March 04, 2011
During the fourth quarter of 2010, nonfarm business sector labor productivity—as measured by output per hour—increased at a 2.6 percent annual rate. Output increased 4.0 percent and hours worked increased 1.4 percent. Manufacturing sector productivity rose 5.9 percent, as output increased 4.4 percent and hours worked decreased 1.4 percent.
Unit labor costs—defined as the ratio of hourly compensation to labor productivity—in nonfarm businesses fell 0.6 percent in the fourth quarter of 2010, due to productivity increasing faster than hourly compensation. Unit labor costs in manufacturing declined at a 2.7 percent annual rate in the fourth quarter of 2010.
From the fourth quarter of 2009 to the fourth quarter of 2010, as output rose faster than hours worked, nonfarm business productivity increased 1.9 percent and manufacturing productivity increased 4.2 percent.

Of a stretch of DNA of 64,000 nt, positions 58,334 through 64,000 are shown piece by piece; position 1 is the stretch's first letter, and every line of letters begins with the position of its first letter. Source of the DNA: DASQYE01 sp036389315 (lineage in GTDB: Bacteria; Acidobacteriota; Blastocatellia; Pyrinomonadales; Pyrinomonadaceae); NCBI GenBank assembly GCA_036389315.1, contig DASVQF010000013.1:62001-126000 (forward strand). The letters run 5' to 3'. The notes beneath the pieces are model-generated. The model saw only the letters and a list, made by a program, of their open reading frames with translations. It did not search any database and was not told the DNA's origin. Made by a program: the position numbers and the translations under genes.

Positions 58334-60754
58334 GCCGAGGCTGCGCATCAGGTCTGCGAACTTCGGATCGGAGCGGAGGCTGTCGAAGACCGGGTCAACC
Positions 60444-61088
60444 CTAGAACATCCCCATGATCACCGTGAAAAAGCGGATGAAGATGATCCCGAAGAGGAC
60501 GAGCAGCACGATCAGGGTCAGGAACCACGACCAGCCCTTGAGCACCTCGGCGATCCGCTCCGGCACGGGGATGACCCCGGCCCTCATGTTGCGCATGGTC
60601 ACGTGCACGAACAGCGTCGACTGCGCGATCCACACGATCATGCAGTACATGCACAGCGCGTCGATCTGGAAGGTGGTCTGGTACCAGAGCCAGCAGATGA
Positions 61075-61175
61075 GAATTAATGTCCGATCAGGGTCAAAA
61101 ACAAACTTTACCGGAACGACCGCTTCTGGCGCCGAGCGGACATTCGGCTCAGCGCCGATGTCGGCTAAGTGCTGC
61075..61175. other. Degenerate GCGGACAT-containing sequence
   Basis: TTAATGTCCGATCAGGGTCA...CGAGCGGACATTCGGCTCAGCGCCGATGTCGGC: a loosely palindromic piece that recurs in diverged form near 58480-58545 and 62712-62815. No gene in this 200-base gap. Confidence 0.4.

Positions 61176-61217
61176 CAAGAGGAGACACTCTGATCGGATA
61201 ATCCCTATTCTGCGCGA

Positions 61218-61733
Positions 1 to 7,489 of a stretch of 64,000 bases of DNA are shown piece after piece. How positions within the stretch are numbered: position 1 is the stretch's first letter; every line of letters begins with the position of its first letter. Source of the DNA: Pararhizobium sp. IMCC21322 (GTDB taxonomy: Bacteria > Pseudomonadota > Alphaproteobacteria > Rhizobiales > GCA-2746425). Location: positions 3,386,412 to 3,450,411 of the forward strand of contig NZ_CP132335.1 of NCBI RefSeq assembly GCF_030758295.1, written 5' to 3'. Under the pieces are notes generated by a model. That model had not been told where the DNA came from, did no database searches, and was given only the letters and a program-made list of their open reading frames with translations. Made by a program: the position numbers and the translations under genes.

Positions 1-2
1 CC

Unit labor costs in nonfarm businesses edged down 0.1 percent, from the fourth quarter of 2009 to the fourth quarter of 2010. Over that same period, unit labor costs in manufacturing decreased by 2.7 percent.
These data are from the BLS Productivity and Costs program. Data in this report are seasonally adjusted annual rates. These estimates are subject to revision. Additional information is available in "Productivity and Costs, Fourth Quarter and Annual Averages 2010, Revised" (HTML) (PDF), news release USDL-11-0270. Labor productivity, or output per hour, is calculated by dividing an index of real output by an index of hours of all persons, including employees, proprietors, and unpaid family workers. The revised measures were based on more recent source data than were available for the preliminary report.
Bureau of Labor Statistics, U.S. Department of Labor, The Editor's Desk, Productivity in the fourth quarter of 2010 on the Internet at http://www.bls.gov/opub/ted/2011/ted_20110304.htm (visited July 23, 2014).
This edition of Spotlight on Statistics examines labor productivity trends from 2000 through 2010 for selected industries and sectors within the nonfarm business sector of the U.S. economy. Read more »